Breaking down the game

Analyzing and categorizing the 49ers' 31-24 victory over the Seattle Seahawks on Sunday:



Jeff Garcia ended each of San Francisco's first two drives with overthrown passes that were intercepted close to the Seattle goal line. But he bounced back from that lousy start to efficiently guide the Niners to scores in four of their next six possessions. But this was not a day that will be remembered as one of Garcia's better performances of the season. In fact, it was one of his worst. He missed receivers on a few other opportunities to keep drives alive and his 164 yards passing were his fewest in a full game this season. Bottom line: Off day for the Pro Bowl QB.





Garrison Hearst displayed that he still can be a workhorse supreme, even after a decade in the NFL and even after two career-threatening injuries. His season-high 124 yards rushing on a career-high 31 carries were a big reason the Niners controlled the game and eventually won it. So were his career-high three touchdown runs, which provided each of San Francisco's offensive touchdowns. Hearst showed great effort lunging into the end zone on his five-yard score. Hearst dropped a screen pass that had big yardage written all over it, but he also had two receptions for 28 yards. Fullback Fred Beasley once again was a bull leading the way for Hearst. Bottom line: Hearst at his best while carrying the load.





Starters Tai Streets (six catches, 66 yards) and Terrell Owens (five for 45) had very ordinary days. The Seahawks were blanketed all over Owens and were intent on not letting him get into the end zone after his Sharpie incident in Seattle. J.J. Stokes had a 20-yard catch in the first quarter but then wasn't heard from again the rest of the game. Bottom line: Not much impact here from unit that usually makes a big one.






Guard Ron Stone combined with center Jeremy Newberry to blow out some big holes for Hearst in the running game. Tackle Scott Gragg combined with Stone to move out the right side of the line on Hearst's first touchdown run. There was solid blocking all around by this unit, both in the running and passing games, where Garcia was sacked only once. Bottom line: Unit played big role in game by winning battle in the trenches.






Where's the pass rush? The Niners have one sack in their last three games, and didn't get any Sunday, even though Seattle quarterback Matt Hasselbeck dropped back to pass 55 times. With tackle Dana Stubblefield out with the stomach flu, the starting front four of Andre Carter, Bryant Young, Jim Flanigan and Chike Okeafor combined for only seven tackles. John Engelberger contributed one of his best plays of the year chasing down Hasselbeck on third down and forcing Seattle to punt near midfield. Bottom line: Weak effort by unit contributed to Seattle's big offensive output.





Julian Peterson made a huge play by chasing down receiver Darrell Jackson in the open field and knocking the ball loose at San Francisco's 6-yard line when Seattle was in a comeback mode. That prevented a touchdown that could have been pivotal, considering the Seahawks' rally in the fourth quarter. Peterson had a game-high 10 tackles and also knocked down a pass in another sterling individual effort. Derek Smith also made some fine plays both against the run and in pass coverage and finished with seven tackles. Bottom line: Peterson shines with another star-quality performance to lift unit.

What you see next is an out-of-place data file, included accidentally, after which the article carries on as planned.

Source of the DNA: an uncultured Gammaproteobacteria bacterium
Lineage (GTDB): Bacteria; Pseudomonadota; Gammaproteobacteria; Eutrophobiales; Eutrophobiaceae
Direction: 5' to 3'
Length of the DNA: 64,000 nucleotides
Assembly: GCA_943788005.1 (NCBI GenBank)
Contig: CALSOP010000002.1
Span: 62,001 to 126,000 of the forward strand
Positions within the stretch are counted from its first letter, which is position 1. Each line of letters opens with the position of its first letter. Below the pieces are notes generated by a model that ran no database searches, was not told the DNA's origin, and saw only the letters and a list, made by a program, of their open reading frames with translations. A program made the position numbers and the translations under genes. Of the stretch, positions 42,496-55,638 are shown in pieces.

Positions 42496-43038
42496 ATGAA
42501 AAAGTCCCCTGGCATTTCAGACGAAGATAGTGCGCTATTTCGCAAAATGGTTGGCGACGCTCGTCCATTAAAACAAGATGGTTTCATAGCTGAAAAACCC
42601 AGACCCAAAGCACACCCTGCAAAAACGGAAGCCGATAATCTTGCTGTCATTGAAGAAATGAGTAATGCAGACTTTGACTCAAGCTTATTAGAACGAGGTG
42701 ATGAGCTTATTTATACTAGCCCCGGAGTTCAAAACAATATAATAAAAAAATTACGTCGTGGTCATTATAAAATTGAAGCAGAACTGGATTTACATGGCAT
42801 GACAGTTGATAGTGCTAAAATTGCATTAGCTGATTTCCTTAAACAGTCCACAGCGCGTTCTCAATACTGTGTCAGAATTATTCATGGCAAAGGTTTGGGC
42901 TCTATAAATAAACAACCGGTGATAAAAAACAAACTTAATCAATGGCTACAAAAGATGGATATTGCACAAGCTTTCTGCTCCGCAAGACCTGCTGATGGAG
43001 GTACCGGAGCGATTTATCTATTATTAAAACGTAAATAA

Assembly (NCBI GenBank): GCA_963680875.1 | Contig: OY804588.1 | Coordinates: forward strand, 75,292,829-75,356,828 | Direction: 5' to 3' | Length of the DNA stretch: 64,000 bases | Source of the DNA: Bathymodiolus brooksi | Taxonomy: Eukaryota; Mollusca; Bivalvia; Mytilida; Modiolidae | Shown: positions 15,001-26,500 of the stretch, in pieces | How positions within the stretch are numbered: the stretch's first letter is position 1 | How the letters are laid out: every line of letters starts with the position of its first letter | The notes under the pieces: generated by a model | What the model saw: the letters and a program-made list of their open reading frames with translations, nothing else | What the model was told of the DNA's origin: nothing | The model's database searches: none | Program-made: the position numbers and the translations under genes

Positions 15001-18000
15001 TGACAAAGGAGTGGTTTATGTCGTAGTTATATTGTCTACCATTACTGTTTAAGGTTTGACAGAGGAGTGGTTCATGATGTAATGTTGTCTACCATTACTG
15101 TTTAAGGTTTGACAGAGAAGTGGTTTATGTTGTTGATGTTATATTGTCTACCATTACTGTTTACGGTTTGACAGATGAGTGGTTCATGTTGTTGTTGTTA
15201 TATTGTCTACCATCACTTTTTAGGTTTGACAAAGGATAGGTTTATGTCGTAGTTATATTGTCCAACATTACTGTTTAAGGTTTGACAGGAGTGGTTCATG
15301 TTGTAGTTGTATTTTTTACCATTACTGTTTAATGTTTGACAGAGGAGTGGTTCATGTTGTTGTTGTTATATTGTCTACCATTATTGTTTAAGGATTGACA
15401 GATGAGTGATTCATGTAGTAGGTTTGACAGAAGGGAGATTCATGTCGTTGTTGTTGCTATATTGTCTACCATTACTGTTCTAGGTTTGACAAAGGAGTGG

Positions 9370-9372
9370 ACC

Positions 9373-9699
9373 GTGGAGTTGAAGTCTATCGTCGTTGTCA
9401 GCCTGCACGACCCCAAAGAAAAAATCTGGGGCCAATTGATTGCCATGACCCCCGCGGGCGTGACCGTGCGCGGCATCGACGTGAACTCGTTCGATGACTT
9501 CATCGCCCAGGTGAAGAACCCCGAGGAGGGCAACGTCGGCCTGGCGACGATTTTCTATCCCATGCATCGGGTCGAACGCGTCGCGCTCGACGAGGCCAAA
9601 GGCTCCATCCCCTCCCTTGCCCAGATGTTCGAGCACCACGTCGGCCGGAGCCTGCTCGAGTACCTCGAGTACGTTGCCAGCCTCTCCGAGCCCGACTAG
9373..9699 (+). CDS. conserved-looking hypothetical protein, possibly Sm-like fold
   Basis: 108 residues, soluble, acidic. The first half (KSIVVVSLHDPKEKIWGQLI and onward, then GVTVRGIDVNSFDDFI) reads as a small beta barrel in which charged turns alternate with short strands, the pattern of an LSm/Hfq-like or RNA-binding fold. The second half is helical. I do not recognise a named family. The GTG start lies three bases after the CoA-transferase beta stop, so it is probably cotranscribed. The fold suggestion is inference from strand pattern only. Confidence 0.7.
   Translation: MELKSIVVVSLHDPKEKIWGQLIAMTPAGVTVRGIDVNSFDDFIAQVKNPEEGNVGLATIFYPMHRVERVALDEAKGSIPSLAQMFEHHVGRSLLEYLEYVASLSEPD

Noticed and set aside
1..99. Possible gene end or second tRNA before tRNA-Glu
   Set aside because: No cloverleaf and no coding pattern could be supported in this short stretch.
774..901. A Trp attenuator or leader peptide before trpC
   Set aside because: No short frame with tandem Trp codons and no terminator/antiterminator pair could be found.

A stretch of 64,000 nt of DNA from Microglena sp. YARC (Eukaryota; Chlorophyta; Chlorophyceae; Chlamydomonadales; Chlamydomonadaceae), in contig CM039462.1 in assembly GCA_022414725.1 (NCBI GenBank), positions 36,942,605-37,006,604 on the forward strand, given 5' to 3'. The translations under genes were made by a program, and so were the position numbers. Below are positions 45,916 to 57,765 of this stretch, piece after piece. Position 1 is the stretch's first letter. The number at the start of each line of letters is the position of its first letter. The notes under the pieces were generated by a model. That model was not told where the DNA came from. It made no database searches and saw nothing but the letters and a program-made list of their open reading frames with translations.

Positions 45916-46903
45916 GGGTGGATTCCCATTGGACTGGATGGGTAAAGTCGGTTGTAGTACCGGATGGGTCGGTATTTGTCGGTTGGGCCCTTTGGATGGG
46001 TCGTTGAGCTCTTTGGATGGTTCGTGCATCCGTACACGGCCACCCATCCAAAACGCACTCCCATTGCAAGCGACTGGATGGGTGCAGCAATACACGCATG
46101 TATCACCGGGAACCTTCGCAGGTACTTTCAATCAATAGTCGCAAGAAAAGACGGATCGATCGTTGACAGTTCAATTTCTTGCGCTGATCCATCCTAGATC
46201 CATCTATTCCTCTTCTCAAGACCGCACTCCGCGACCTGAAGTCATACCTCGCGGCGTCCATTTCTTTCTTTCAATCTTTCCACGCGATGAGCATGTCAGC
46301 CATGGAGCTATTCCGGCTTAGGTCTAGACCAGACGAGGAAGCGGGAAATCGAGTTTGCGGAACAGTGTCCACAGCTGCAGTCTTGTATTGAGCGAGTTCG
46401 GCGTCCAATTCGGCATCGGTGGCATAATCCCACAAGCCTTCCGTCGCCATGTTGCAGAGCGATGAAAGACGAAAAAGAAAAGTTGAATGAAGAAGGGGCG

Safety Tony Parrish had a fantastic two-play sequence in the third quarter, when he rocked Hasselbeck on a blitz, then batted a pass in the air on the next play, making a diving interception and lifting himself up for a 19-yard return to set up San Francisco's third touchdown. Mike Rumph allowed some typical big-play receptions – including a 36-yard touchdown reception – but also forced a fumble and had seven tackles and three passes defensed. Jason Webster allowed several big plays, and top cover corner Ahmed Plummer was flagged for holding and was beaten on a series of inside slants. Plummer also had a shot at three interceptions but couldn't hold on to either of them. The Niners needed Rashad Holman's interception to seal the victory. Bottom line: Big plays made negated big plays allowed. Parrish came up huge in his best game in two months.




Jimmy Williams was going to break one sooner or later. And when he did, it was a thing of spectacular beauty. His 89-yard jaunt to the end zone was San Francisco's first punt return for a touchdown since 1998, and Williams clearly is becoming a force on special teams, where he also contributed on coverage units that were solid. Jeff Chandler made all of his placement kicks for the second consecutive week since becoming the team's kicker, but he did have a kickoff go out of bounds. Bottom line: Williams' big play ended up being the difference in the game.




The Niners caused Seattle some problems on offense in the early going with some effective blitz packages. And San Francisco's offense controlled the tempo by pounding at Seattle's weak rush defense. But the team's latest fourth-quarter flop had to have something to do with coaching. Everything the Niners built with a 31-10 lead almost was demolished during Seattle's late 14-point rally, and the coaches really needed to come up with something to help their players do something about it. Bottom line: The win was nice, but the same old fourth-quarter problems surfaced once again on both sides of the ball. The Niners should have some answers for them by now.












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